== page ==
Finance Minister Pranab Mukherjee’s ‘think-aloud’ strategy to rein in prices comes in the wake of food inflation racing to a 10-year high at 19.95 per cent for the week ended December 5 owing to soaring prices of potatoes, other vegetables and pulses even as a Parliamentary panel pulled up the Finance Ministry for its failure in taking timely action to check the runaway increase in prices of edibles.

Expressing concern over galloping food inflation, the Central Government on Thursday promised appropriate measures, including import of essential commodities, aimed at improving supplies to contain the price spiral.

“Food prices are going up and this is an area of concern ... we have to take appropriate measures to see what best could be done by augmenting the supply through imports,” Finance Minister Pranab Mukherjee told the media here.

Mr. Mukherjee’s ‘think-aloud’ strategy to rein in prices came in the wake of food inflation racing to a 10-year high at 19.95 per cent for the week ended December 5 owing to soaring prices of potatoes, other vegetables and pulses even as a Parliamentary panel pulled up the Finance Ministry for its failure in taking timely action to check the runaway increase in prices of edibles.

In its report on ‘Inflation and price rise’ tabled in the Lok Sabha earlier during the day, the Standing Committee on Finance also asked the government to amend the Essential Commodities Act to check hoarding and speculation. “The Ministry of Finance...has obviously failed to intervene timely and squarely address this burning issue [price rise] with due seriousness,” the committee headed by Murli Manohar Joshi said and asked the government to “overcome its inertia and come to grips with the reality of unabated rise in the prices of essential commodities”.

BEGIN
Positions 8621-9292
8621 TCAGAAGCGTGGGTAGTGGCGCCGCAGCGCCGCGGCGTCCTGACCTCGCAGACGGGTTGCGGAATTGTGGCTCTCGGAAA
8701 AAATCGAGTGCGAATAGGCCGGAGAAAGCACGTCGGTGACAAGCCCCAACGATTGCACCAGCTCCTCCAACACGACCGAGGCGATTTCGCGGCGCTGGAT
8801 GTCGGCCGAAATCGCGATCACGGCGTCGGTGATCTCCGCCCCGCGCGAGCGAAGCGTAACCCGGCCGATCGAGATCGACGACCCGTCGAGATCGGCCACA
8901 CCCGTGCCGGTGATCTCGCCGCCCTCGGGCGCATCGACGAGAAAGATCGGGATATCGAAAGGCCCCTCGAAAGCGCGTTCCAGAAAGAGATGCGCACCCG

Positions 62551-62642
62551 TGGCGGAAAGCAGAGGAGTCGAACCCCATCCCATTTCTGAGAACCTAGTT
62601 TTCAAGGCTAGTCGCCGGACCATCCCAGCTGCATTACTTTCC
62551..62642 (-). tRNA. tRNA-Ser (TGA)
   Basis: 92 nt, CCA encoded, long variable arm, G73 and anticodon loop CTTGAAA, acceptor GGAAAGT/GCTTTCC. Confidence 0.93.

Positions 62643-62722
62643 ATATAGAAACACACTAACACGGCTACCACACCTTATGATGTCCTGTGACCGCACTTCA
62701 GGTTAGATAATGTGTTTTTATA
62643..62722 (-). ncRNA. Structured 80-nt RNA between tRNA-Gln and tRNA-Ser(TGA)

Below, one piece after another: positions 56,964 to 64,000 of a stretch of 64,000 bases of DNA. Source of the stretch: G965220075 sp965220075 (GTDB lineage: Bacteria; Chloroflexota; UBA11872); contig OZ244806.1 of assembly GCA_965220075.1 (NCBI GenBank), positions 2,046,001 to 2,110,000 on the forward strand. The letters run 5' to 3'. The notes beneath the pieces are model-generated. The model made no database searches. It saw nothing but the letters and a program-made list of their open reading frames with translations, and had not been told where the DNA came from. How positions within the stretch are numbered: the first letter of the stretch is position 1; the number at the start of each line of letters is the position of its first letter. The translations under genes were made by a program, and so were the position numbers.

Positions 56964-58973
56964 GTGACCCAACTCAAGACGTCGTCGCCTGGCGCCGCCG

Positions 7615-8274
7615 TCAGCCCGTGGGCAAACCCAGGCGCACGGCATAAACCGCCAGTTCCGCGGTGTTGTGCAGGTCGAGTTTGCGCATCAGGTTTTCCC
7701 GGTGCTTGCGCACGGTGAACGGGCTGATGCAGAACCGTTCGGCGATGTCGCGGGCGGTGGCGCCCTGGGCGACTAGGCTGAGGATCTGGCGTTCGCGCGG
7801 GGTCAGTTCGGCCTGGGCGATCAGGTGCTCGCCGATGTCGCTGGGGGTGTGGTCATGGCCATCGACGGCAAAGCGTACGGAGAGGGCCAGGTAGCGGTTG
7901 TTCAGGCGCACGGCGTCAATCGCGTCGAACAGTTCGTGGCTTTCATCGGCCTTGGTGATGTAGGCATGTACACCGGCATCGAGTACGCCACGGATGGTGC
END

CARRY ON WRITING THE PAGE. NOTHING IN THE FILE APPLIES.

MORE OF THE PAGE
The committee asked the government to formulate a comprehensive food pricing management policy and create a separate index on essential food items — Food Price Index — to accurately reflect the prevailing price situation in essential commodities.

Essentially, even as the committee sought to take the government to task, the unprecedented spurt in food prices has come about following an acute short supply of essentials on account of lower farm output in the wake of an erratic monsoon this year.

To combat the situation and contain food prices, the government took a number of supply-side measures such as allowing zero duty import of wheat, pulses and crude edible oil and also permitting imports of various other commodities like sugar and rice. However, despite these steps, food inflation has surged to nearly 20 per cent.

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